by Michael Meigs
Gotta sing! Gotta dance!
Those could be the rallying cries for the Georgetown Palace Theatre. Under the years of Mary Ellen Butler's artistic direction, this community institution in the elegantly refurbished movie house off the courthouse square sees very little down time, given its eight-show season and its classes for adults and for young people. The staff and the unpaid actors and tech folk send familiar musicals and plays, down the chutes one after another to their loyal and enthusiastic weekend audiences.
Singing in the Rain, the 1952 musical film from MGM, has been an enduring success, a work that was one of the last and finest examples of the the American film studio tradition of musical cinema. That art form originated with Al Jolson's The Jazz Singer, the very first nationally distributed "talkie," flourished through the 1930's and 1940's with Arthur Freed, Vincente Minelli and others, and then died away in the mid-1950's. Just as the talkies had put an end to vaudeville, the new medium of television drained away much of the audience for studio musicals. The standardization of network broadcasting in full color was a factor in families' decisions to stay home in the living room almost every weekend rather than to attend movie houses such as the Georgetown Palace. Hollywood continued to produce musical films but they were expensive spectaculars such as West Side Story or adaptations of Broadway shows such as The Sound of Music. Almost none had the assembly line directness and simplicity of the Gene Kelly - Debbie Reynolds - Donald O'Connor vehicle.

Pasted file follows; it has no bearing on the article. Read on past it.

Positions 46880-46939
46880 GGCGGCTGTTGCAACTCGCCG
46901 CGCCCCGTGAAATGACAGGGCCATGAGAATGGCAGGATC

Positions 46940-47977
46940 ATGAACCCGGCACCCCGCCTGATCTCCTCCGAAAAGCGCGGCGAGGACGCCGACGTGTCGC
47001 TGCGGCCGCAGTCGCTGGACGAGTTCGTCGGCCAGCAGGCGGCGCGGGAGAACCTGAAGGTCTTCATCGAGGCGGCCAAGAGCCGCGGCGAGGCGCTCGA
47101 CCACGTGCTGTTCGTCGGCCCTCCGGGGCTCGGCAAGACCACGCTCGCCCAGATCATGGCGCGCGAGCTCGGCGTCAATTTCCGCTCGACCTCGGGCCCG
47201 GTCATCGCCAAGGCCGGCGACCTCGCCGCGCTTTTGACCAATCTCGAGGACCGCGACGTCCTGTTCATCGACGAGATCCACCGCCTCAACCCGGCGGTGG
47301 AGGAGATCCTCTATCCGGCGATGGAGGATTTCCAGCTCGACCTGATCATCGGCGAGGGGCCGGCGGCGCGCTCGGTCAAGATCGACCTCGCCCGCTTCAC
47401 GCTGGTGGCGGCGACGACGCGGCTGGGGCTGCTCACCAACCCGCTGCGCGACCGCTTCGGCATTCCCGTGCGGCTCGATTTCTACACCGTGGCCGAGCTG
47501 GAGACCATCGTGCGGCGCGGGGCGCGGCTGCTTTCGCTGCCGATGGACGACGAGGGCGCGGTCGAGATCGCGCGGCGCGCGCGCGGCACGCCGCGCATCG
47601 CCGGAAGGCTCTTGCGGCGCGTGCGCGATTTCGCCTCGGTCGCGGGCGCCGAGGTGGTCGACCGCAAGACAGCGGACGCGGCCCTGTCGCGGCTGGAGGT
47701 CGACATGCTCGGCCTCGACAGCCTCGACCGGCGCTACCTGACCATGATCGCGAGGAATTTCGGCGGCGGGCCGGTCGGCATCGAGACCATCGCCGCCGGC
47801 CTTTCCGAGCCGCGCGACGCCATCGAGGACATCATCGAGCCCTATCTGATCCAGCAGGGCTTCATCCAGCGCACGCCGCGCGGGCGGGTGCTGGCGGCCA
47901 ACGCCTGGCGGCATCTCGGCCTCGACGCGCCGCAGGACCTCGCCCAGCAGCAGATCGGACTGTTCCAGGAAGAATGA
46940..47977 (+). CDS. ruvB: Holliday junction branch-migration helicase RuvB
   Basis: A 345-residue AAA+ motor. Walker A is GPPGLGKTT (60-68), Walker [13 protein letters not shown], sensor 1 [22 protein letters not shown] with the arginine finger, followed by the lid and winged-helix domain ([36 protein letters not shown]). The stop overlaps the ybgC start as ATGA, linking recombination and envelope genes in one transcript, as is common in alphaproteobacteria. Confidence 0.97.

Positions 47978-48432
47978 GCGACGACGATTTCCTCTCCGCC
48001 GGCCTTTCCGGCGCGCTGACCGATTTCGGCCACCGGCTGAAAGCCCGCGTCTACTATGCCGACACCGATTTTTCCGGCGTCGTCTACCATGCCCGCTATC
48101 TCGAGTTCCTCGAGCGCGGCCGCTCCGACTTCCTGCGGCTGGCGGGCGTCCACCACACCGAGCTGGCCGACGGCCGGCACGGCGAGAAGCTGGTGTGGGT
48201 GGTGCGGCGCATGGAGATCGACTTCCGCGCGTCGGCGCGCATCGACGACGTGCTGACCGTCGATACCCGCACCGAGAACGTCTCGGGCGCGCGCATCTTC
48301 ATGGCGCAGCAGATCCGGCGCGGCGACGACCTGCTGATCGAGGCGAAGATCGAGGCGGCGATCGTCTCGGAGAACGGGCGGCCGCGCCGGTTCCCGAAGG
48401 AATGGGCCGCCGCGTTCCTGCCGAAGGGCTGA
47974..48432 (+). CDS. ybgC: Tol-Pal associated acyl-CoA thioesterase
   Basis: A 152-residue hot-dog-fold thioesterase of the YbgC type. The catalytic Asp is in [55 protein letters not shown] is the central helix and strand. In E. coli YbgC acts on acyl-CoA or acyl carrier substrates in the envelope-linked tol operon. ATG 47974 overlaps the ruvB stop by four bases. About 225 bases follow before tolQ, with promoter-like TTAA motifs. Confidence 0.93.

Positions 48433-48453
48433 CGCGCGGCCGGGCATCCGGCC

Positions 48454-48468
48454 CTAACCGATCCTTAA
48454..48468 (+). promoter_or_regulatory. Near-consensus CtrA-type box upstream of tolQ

In 1974 Tinseltown put together the nostalgic anthology film That's Entertainment, a low-cost assemblage from the MGM library directed by Jack Haley, Jr., featuring narration by recognizable ageing stars including Astaire, Kelly and Bing Crosby. It was such a success that the studio got Kelly to direct and narrate That's Entertainment II just two years later. By that time a more truthful title might have been That Was Entertainment.So it's a special pleasure to see this accomplished live theatre production of Singing in the Rain take place at the re-glorified palace where it surely must have played 60 years ago. And to be entertained within it by Rich Simms' full-screen video re-creation of a 1920's swashbuckling black-and-white silent film in the best wild old style.
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